I came to the rescue, entering his little classroom during “free time” (basically when kids are free to run amuck). My mission was no cakewalk. I stepped over and around the knee-high critters, dodging germs and fighting my way through a whirl of little bodies.  Then I found my kid, eyes closed and pitiful, snuggled up in a bean bag chair with his thumb stuck in his mouth.

I touched his knee. He brightened up when he saw me. I scooped him up and he latched on to my neck and nodded to the teachers. Poor guy. On the way out he nuzzled his warm head into my neck. “I missed you Daddy.”

Some Motrin and snuggle time and little dude seemed to be coming out of his spell. We lounged the rest of the day, vegging out and eating cereal while watching Curious George on the couch. Mom came home that evening and I puffed out my chest with a sniff. That’s right, I’ve got things under control.

By the next morning things were good again. He was chipper and alive and looked to be as good as new. He had to stay out so I’d already called in work, so I took advantage, mapping out a day for us to enjoy.

We’d hit the children’s museum, maybe catch a ball game or et out. We could sing Twist and Shout in a parade! Yeah, so the day I had in mind may have been similar to Ferris Bueller’s Day Off. But still, the morning was beautiful and we all the time to enjoy it. Although my perfect day and reality were bound for a collision.

 Because I pictured the day like this….







Instead it was more like this...





I had a feeling things were going awry when my car wouldn’t start. I’d let him play in it during the morning and killed the battery. No problem. My neighbor bailed us out with a jump so we were on our way, off for some fun. We set off into the morning warmth, ready for anything. But only an hour into our adventure he looked up at me and said that he was ready to go home. 

No ball games. No parades. No trying to reset the mileage on Dad's Ferrari. Sure buddy.

So we went home. And whatever bug he’d caught had a good hold on his temperament. He through a fit. No, he became possessed by germ demons. He was miserable. Inconsolable. He kicked the dogs and slapped at me. None of this was in my plans.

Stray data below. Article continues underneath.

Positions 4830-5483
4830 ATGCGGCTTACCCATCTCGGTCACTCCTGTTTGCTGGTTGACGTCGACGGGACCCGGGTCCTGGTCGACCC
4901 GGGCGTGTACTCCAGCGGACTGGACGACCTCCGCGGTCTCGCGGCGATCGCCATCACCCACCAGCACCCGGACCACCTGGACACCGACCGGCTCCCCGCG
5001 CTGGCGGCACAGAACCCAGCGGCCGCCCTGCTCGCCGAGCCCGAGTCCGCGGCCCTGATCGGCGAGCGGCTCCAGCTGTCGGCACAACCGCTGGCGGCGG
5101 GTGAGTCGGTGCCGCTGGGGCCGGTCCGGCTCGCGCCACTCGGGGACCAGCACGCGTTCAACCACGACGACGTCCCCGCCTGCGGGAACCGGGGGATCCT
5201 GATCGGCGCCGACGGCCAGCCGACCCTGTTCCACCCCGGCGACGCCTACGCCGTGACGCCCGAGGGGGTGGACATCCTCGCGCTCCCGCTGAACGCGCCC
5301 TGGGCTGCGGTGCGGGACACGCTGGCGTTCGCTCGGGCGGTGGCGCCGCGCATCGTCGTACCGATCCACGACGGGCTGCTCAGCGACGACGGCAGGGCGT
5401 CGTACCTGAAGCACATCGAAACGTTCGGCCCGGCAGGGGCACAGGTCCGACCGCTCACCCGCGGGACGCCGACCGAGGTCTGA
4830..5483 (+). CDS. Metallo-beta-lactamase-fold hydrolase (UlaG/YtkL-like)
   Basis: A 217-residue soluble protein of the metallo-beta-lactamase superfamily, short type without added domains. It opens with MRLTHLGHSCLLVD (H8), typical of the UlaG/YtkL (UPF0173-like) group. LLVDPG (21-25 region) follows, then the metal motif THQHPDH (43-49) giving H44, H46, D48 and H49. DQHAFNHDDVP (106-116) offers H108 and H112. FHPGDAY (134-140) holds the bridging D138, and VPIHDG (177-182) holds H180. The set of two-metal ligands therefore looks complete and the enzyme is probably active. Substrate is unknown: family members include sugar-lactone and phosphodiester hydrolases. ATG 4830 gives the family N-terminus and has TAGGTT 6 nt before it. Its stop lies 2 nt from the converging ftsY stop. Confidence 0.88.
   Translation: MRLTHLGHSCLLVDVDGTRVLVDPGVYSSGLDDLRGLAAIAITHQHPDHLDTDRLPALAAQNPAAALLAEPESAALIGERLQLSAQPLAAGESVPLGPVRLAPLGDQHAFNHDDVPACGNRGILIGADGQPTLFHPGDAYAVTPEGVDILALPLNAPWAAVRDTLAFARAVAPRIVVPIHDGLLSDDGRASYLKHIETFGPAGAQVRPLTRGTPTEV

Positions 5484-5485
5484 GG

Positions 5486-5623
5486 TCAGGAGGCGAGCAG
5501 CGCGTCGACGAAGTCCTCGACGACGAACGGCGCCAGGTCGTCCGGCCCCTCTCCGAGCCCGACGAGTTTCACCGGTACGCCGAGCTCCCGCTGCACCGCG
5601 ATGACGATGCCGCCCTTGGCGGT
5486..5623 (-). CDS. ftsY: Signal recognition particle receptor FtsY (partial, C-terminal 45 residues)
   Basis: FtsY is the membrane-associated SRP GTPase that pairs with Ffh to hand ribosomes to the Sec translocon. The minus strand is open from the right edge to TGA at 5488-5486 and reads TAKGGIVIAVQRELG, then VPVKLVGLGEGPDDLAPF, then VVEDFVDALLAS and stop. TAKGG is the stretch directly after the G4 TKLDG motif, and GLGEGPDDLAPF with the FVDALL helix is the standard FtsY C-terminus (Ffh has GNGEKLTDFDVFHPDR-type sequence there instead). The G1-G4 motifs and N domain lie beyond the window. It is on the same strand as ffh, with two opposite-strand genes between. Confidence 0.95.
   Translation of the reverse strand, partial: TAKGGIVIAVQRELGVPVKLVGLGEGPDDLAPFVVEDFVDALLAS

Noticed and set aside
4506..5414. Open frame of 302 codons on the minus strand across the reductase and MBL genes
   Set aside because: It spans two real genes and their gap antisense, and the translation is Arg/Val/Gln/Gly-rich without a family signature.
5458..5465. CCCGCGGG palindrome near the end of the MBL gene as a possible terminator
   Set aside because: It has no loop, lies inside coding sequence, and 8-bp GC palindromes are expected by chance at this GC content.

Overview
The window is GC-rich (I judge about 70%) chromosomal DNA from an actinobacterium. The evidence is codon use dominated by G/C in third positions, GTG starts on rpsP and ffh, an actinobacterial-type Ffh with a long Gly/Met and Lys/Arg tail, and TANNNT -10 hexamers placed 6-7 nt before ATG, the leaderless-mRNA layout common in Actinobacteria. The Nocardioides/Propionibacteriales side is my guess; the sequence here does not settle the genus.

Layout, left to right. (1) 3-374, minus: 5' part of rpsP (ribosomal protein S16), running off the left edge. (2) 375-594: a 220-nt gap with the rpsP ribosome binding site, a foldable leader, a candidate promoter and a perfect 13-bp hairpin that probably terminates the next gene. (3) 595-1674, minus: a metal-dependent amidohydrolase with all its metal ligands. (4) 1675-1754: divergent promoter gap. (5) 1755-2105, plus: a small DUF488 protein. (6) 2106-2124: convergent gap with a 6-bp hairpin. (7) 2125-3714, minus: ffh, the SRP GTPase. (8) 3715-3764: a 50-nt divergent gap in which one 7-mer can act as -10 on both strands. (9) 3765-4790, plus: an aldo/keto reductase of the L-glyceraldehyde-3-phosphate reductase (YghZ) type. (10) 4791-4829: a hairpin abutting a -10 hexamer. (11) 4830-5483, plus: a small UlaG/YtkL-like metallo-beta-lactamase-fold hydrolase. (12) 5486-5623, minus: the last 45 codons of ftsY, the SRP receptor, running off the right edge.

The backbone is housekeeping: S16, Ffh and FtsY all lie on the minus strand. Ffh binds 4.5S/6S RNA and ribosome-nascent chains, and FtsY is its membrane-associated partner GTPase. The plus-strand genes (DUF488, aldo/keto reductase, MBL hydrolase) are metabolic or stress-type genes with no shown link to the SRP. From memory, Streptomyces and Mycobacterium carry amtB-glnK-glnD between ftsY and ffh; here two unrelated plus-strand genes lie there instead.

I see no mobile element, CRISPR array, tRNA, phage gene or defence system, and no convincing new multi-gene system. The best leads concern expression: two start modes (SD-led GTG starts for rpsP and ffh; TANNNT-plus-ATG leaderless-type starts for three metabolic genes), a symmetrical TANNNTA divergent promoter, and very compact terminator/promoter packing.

Nothing was according to plan. But itwasn’t about me. It was about a little boy with a cold who needed me.  He was tired. So I tried to get him down for a nap. And tried…

Nothing worked. In an instant he flipped from jolly old boy to scare-a-priest-with-my-demon-screams raging. This was supposed to be nap time. A reprieve from duty. This day was turning out to be work. I rocked and rolled. I read him books. I hugged him as he went ape sh$3, wiping his nose and clawing at the pillow. Oh boy.

Finally I got him in his room and down for his name. For maybe twenty minutes. Then came the screams.  I offered him a snack. We took it easy for a while. I gave him medicine. He got his second wind. 

We did a few activities in the basement. We painted a planter I'd built. We tinkered, then we waited for Mom to come home. And waited. He grew impatient. I got flustered.

I love my son. He’s the greatest. But on days like that he was so much work. I believe Mr. T put it best.  Parenting is hard damn work. Wasn't him? Well someone said it...

But there are rewards.

I didn’t have that big day I’d planned, but looking back there were so manly little moments. Like when I helped him out of the car, and with his grubby little hand in mine he said, “I’m having a fun day, Daddy.”

He didn't need adventure, just a shoulder to snot on. And there were also several great moments, even with my ears still ringing from those heavy-metal screams.  My heart is still warm from that little I love you Daddy I got while we snuggled on the couch. Hey, I'm a good snuggler, who knew?

He's feeling better now. But I think I caught whatever he had. Just like last year...

Wednesday, August 19, 2015

Gender Bender

I recently read in the news how Target's new gender-neutral sections is causing an uproar. Kids across our country are doomed because they won't know what toys to choose. Adults won't know what toys to buy. Boys will get bras. Girls will get jockstraps. The world as we know it is coming to an unlabeled end.